By Amy Silverman
By Olivia LaVecchia
By Monica Alonzo and Stephen Lemons
By Chris Parker
By Michael Lacey
By Weston Phippen
Prior to the New Times interview, the Preserve arsonist was assumed to be a crazed fire addict. Some environmentalist radical. "Losers with matches," as the Arizona Republic memorably put it.
The interview revealed the arsonist to be everything you don't expect. The arsonist, who said he was one of four CSP members, was a Christian family man. An educated and media-savvy business professional. Somebody who's not a hard-core environmentalist, but an outdoor recreationist protecting his favorite Preserve trails.
When Sands was initially arrested on April 20 for writing "CSP" graffiti on a neighboring property owner's sign, no longer was the concept of a well-to-do suburbanite eco-arsonist so startling.
Perlstein says Sands' varied background of public positions, coupled with his community involvement in civic groups and homeowner associations, fits the profile of a frustrated activist.
"He's probably a little older than I would expect," says Perlstein. "[But] he would be typical of a person who probably truly believes in the environment, is very horrified and disgusted by what is happening, and used this because he felt powerless to effect change any other way."
Yet the arsonist interviewed by New Times was so confident, seemingly so careful and clever, that some wondered how the same individual could have made such an obvious blunder as to graffiti a property that was known to be under law enforcement surveillance.
After all, that wasn't how the arsonist was supposed to get caught. The arsonist himself promised his capture would never be so easy. "Traps only work when you walk into them," he wrote to New Times. "Don't bet on it. We enjoy watching all of the surveillance activity."
If Sands is proven to be the Preserve arsonist, the reason for his mistake may be linked to the coverage of another personality. A man with an equal amount of passion for the Preserve.
In early April, New Times published an exclusive interview with the owner of a vacant property on North Arroya Grande Drive.
His three-acre lot was near the site of two previous arson attacks. Notes that threatened any construction attempts on the property were purportedly left nearby by the CSP. After learning of the notes, the owner mounted a sign on his lot fence pledging to live in harmony with nature and essentially asking the CSP to allow him to build in peace.
Like the arsonist portrayed in the interview, the property owner was everything readers did not expect.
He was passionate about the environment, a seventh-generation Arizonan and retiree who could no longer actively enjoy desert recreation. He wanted to build a new home that was wheelchair accessible and near the Preserve so he could still, tangentially, experience the desert.
The property owner was also defiant, challenging the arsonist by proclaiming, "I'm not going to back down when somebody issues a threat to me. . . . That's my property, and I can build whatever goddamn thing I want on it."
One could not imagine a more righteous character.
And one could not imagine a more tempting target for a spin-controlling arsonist than the property owner's sign.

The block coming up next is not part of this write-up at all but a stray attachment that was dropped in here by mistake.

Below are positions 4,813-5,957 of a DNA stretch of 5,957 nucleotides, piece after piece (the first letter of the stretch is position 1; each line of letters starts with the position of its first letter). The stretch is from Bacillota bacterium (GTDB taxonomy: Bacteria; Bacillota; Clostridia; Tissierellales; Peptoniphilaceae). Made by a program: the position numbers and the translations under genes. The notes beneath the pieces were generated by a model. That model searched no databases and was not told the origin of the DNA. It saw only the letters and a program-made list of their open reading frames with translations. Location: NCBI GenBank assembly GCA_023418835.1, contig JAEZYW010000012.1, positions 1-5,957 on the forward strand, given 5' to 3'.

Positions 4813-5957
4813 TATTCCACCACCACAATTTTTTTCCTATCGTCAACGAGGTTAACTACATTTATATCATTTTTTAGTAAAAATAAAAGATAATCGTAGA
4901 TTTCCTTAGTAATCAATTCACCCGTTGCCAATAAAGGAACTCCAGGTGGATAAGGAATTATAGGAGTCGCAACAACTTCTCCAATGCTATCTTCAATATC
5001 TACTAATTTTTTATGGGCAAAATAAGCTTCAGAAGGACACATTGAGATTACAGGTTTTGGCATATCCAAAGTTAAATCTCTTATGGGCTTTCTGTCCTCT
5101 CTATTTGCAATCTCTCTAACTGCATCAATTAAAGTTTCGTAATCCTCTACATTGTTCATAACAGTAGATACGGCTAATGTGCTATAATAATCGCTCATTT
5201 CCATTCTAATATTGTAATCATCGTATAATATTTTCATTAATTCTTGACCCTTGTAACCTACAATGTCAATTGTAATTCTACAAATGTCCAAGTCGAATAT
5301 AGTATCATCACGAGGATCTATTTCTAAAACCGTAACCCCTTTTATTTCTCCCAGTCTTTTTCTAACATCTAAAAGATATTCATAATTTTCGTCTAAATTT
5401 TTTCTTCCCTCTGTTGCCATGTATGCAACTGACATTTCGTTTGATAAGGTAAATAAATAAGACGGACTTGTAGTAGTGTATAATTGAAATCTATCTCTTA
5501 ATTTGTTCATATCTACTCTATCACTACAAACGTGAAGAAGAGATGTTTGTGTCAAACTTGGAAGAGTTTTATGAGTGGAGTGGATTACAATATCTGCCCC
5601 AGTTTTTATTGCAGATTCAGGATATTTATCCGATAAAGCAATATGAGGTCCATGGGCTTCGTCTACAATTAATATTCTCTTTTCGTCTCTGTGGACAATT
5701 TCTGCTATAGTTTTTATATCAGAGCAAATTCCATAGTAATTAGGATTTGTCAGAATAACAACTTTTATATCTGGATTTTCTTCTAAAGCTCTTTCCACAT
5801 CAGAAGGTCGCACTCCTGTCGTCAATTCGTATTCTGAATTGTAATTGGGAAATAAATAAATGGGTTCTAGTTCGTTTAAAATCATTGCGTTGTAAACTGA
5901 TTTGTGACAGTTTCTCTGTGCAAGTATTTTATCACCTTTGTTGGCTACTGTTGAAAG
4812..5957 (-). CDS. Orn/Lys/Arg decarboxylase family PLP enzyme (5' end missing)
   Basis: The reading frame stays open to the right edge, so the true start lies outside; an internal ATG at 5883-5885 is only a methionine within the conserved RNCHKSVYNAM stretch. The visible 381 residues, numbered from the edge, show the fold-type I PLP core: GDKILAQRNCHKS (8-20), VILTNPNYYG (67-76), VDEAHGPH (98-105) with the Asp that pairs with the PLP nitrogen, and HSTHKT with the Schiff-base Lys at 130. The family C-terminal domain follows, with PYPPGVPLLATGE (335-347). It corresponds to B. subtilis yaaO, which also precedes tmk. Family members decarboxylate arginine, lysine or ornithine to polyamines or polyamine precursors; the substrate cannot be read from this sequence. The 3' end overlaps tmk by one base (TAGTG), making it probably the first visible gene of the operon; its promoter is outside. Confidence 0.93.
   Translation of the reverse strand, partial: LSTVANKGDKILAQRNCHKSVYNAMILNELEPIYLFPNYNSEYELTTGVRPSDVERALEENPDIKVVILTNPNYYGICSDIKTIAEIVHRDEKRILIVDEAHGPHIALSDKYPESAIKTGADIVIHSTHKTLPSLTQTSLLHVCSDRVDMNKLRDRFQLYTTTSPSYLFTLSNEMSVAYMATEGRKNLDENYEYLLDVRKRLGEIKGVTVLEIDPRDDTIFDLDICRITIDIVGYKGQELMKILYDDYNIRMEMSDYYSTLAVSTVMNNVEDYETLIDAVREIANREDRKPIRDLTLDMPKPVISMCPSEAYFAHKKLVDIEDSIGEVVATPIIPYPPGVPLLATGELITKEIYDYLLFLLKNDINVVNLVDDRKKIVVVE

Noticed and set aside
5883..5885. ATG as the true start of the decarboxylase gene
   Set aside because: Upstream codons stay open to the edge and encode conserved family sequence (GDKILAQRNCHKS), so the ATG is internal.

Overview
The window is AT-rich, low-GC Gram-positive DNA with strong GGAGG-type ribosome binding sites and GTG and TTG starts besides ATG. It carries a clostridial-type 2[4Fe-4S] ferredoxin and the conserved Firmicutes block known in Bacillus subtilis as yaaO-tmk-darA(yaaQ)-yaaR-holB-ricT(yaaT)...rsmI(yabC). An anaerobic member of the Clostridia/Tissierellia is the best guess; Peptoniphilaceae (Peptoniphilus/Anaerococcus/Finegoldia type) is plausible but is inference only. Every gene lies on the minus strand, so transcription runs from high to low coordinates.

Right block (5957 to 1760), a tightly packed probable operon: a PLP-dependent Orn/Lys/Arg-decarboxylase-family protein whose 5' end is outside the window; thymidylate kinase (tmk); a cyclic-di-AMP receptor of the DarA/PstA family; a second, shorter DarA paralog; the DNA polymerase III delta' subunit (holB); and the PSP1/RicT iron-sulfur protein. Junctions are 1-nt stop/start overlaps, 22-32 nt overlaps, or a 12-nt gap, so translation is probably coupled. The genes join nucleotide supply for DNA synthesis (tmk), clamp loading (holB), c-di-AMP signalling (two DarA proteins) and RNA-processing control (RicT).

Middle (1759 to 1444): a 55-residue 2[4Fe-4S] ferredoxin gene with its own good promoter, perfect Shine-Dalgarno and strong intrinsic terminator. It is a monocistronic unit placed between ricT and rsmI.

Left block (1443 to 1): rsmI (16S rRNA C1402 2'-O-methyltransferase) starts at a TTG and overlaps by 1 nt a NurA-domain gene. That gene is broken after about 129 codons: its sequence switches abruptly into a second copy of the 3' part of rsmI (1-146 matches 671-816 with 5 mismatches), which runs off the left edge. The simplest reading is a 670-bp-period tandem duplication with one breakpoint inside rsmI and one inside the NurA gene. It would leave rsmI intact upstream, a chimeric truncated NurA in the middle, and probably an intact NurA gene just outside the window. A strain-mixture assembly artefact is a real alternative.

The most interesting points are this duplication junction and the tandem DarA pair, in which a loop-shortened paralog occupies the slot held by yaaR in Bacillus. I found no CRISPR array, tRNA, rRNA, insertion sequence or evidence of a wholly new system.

Besides the homeowner's interview, newspapers and TV were reporting on the work of a new serial arsonist, this one operating in central Phoenix. Arson experts say fire-starters can get jealous when someone else is in the media spotlight. On April 19, TV news reports covered the latest fire at a downtown landmark.
During the early morning hours of April 20, Mark Sands was spied by an arson task force surveillance team, red-marker-handed, writing on the Arroya Grande Drive property owner's sign. He was charged with felony criminal damage, thus launching the massive investigation that would lead to his 22-count indictment.
Sands told police that he was pretending to be a member of the CSP to reassure the owner that it was okay to build. Aside from the "CSP" tag, investigators said Sands wrote "Thnx" and "OK" on the sign -- presumably as responses to various phrases in the sign's message.
Then, last week, Sands left another message of sorts. The day before his indictment, and despite warnings by his attorney not to talk to the media, Sands left a message on a Channel 15 News reporter's voice mail saying he was "somewhat intrigued" by the reporter's questions.
So ifSands is proven to be the arsonist . . . if he is shown to be the same man who claimed a talk radio host's insults provoked a fire . . . the same man who met face-to-face with a journalist to respond to a story . . . then his most effective campaign tool may have also been his greatest weakness.
Rather than manipulating the media coverage -- as so many have claimed -- the media coverage may have manipulated him.
For complete New Times coverage of the Preserves Arsonist, click to our Arsonist Archives
Hello, Thanks for all the hard work you do to keep the scales of balance-balanced! I was wondering if you could tell me which news show did a program about Mark Sands, the convicted mountain preserve arsonist back in 2001. I wanted to see it again but I can't remember if it was Dateline, 20 20 or what. I tried to research it, but couldn't find it. Your newspaper was instrumental in helping to solve that crime so I though you might be able to tell me. Thanks so much.